Using the coronavirus to score political points has only made the global health crisis worse, the World Health Organization’s director-general has claimed, in what some have interpreted as a broadside against Donald Trump.
The politicization of the pandemic has “exacerbated” the effects of the disease, Tedros Adhanom Ghebreyesus said during an online conference on Monday, warning that the virus was still spreading.
We know that the pandemic is much more than a health crisis, it is an economic crisis, a social crisis and in many countries a political crisis. Its effects will be felt for decades to come.
Adhanom Ghebreyesus didn’t get into specifics while speaking to the health ministers of the UAE, Sweden, and Norway during the virtual summit, but it appears many took his remarks as a not-so-subtle slight against US President Donald Trump.
Without naming President #Trump , #WHO Director-General – Tedros Ghebreyesus says that the ‘politicization of the #coronavirus pandemic has exacerbated it.’ He also adds – there is a lack of global leadership that is needed during this crisis to unite the world. @WorldGovSummit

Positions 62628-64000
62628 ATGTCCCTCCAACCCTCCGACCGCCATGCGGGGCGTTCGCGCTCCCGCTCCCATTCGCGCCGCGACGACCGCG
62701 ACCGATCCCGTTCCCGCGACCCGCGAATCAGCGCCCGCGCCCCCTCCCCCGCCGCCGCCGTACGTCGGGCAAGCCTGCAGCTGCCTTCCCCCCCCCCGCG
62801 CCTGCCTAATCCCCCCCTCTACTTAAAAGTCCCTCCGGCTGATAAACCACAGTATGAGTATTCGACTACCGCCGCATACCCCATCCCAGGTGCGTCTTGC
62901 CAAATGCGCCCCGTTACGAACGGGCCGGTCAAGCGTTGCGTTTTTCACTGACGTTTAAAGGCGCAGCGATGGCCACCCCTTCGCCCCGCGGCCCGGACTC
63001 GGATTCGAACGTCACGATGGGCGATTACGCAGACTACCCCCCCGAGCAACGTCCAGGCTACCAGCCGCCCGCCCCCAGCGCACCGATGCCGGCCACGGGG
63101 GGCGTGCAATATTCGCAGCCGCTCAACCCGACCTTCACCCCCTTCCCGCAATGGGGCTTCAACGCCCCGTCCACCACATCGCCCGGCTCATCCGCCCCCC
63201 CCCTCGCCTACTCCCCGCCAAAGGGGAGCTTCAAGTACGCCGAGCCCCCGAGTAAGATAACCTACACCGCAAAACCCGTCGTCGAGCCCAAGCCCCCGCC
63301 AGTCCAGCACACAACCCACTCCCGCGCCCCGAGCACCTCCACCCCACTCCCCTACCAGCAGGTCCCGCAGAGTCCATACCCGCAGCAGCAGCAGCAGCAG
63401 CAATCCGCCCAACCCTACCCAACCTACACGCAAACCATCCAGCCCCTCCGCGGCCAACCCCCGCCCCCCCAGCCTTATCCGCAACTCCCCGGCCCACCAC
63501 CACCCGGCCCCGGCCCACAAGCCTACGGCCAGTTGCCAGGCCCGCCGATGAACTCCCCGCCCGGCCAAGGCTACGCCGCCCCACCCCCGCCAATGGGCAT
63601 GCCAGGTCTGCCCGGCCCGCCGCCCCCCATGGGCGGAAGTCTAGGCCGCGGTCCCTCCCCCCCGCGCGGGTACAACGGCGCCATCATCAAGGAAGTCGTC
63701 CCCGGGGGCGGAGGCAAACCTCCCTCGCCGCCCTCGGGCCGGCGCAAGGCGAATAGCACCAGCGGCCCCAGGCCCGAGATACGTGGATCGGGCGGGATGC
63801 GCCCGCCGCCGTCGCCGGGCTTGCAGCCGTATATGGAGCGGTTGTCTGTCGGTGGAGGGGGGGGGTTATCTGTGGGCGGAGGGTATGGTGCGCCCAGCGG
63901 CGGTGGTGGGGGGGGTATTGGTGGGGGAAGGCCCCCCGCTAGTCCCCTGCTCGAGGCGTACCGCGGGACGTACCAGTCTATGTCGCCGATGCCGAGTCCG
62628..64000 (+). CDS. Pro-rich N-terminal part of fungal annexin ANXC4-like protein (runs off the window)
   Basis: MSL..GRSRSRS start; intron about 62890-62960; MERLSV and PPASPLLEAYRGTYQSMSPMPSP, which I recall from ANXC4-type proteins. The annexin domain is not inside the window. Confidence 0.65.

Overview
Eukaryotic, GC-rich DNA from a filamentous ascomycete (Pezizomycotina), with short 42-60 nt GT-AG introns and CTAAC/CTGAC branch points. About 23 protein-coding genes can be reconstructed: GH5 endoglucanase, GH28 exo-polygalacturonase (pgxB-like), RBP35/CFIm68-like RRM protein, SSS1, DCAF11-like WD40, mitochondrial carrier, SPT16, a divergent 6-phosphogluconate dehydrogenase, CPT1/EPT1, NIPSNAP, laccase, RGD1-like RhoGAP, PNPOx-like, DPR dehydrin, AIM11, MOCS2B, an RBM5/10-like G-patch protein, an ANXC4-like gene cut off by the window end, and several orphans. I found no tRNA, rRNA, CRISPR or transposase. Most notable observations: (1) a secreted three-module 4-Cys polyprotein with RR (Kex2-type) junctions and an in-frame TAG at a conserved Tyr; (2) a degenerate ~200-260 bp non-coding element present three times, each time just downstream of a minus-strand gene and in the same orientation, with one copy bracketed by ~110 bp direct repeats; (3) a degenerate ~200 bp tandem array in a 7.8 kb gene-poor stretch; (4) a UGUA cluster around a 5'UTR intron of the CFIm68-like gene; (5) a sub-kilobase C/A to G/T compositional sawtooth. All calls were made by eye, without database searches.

— Sameer Hashmi (@sameerhashmi) June 22, 2020
Trump announced at the end of May that he would cut ties with the WHO, accusing the organization of doing Beijing’s bidding and failing to enact reforms following the outbreak of Covid-19. The US leader claims that China pressured the health agency to mislead the world about the coronavirus after the first outbreak was detected in Wuhan in December.
Washington’s decision to pull its funding was condemned by China and even prompted US ally Germany to express concern about the potential “backlash” it would have on international health.
Adhanom Ghebreyesus’ comments could mark a widening rift between his organization and the US. The WHO chief had previously praised Washington’s “immense” contribution to global health and called for cooperation despite Trump’s move to quit the UN body.
There have been nearly nine million Covid-19 cases registered worldwide since December, resulting in around 468,000 deaths, according to a tally maintained by Johns Hopkins University. Some countries, such as South Korea, have reimposed measures to stop the spread of coronavirus following a second wave in new cases.
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